Ongpin claimed that Jonson committed suicide as he found her hanging inside the bathroom, prompting him to seek assistance in bringing the latter to the hospital
Both Ongpin and Jonson reportedly tested positive for illegal drug use. Court records showed that on Sep. 18, 2021 at around 4:00 o’clock in the morning at Flotsam Jetsam Hostel located at Brgy. Urbiztondo, San Juan, La Union, security officer Joselito Niebres heard a loud noise of a verbal tussle between a male and female emanating from the 3rd floor of the said hostel followed by the sound of broken glasses.
Niebres immediately proceeded to verify the incident and saw that the jalousie window at the southern side of the private room of Sea View 2 was broken and the debris were scattered at the floor outside the room.
The male person occupying the room opened the main door of the same and told him that her girlfriend has committed suicide.
In the said room, Breana Patricia Agunod, also known as Bree Jonson, was found unconscious and was pronounced dead in a hospital.
Ongpin was eventually charged for alleged possession of 18 sachets of suspected cocaine.
In its ruling, the court found that the sealed plastic sachets allegedly containing white power substances were not marked at the time of its inventory.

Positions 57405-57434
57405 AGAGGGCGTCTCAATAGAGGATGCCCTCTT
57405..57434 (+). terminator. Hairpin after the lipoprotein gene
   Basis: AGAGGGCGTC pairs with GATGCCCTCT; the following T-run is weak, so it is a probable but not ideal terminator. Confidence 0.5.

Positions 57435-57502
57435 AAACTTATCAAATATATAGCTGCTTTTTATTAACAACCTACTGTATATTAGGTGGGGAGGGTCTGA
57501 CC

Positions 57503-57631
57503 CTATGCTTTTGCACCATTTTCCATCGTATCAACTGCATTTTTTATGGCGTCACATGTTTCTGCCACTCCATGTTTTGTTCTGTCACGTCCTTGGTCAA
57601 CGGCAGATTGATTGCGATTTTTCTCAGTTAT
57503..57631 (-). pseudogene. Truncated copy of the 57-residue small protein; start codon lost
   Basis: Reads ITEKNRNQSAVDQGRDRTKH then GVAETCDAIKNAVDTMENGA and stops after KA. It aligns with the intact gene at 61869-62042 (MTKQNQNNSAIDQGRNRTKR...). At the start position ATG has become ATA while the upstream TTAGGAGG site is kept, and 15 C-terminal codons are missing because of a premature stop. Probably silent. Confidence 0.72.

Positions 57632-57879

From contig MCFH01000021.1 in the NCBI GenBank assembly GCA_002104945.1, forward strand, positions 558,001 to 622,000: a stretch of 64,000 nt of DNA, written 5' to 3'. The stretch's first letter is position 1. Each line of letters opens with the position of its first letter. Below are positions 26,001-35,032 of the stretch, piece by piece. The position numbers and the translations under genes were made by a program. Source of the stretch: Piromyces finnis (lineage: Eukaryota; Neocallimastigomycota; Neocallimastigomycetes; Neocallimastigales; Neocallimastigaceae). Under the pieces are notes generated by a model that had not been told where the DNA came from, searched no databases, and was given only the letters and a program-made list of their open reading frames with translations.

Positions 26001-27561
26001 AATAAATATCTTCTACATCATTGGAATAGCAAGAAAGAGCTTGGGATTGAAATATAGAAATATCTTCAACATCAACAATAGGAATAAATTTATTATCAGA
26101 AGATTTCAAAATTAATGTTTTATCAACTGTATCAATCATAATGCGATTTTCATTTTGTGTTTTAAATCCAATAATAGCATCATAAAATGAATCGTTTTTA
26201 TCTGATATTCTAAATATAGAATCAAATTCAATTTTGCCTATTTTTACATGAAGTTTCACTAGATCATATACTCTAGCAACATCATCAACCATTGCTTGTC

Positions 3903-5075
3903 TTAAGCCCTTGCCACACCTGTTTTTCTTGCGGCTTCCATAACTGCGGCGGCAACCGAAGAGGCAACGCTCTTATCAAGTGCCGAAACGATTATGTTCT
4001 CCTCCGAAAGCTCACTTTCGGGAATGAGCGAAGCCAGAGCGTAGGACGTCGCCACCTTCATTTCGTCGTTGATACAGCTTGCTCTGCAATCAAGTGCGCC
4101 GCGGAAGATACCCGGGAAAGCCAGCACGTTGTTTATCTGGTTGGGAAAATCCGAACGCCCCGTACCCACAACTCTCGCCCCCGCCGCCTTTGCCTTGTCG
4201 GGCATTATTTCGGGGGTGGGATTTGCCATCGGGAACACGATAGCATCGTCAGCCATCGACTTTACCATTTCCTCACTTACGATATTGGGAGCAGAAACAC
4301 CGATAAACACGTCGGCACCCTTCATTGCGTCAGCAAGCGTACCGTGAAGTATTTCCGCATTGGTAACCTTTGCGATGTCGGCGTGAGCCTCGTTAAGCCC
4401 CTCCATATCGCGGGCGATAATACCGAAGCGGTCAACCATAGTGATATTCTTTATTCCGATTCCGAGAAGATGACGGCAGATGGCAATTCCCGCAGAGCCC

“Nowhere in the said inventory of evidence collected is there an indication that the plastic sachets were individually marked and signed by the seizing officers,” the court noted.
The court said, “the only time the individual markings of the sachets were indicated in the submitted evidence was when the request for laboratory examination was made by the SOCO [Scene of the Crime Operatives].”
The court said the Implementing Rules and Regulations on the chain of custody rule require that the apprehending officers “not simply mention a justifiable ground, but also clearly state his ground in their sworn affidavit, coupled with a statement on the steps they took
to preserve the integrity of the seized item.”
Also, the RTC ruled that that “there was even no earnest efforts on their part–not even attempts to call through phone call—nearby barangay officials, considering that the barangay hall of Brgy.
Urbiztondo…is just a few meters from the place of incident.”
Through a petition for review before the office of Justice Secretary Menardo Guevarra, Ongpin earlier alleged that the panel had no evidence to support its findings that he was in possession of illegal drugs, particularly cocaine.
The accused argued that the DOJ panel’s resolution and the evidence relied upon only proves that “the pouch where the cocaine was recovered was placed on the second bed.”
Ongpin pointed out that the panel was not even incisive enough to notice that the drugs were not among his recovered belongings.
He attached some pictures taken during the crime scene investigation, as he stressed that the alleged drugs were in a bag that contained medication of Jonson, who was found unconscious in a hostel room in La Union and was pronounced dead in a hospital.
Ongpin also accused the panel of ignoring the alleged gross and substantial violation of the chain of custody rule by the authorities.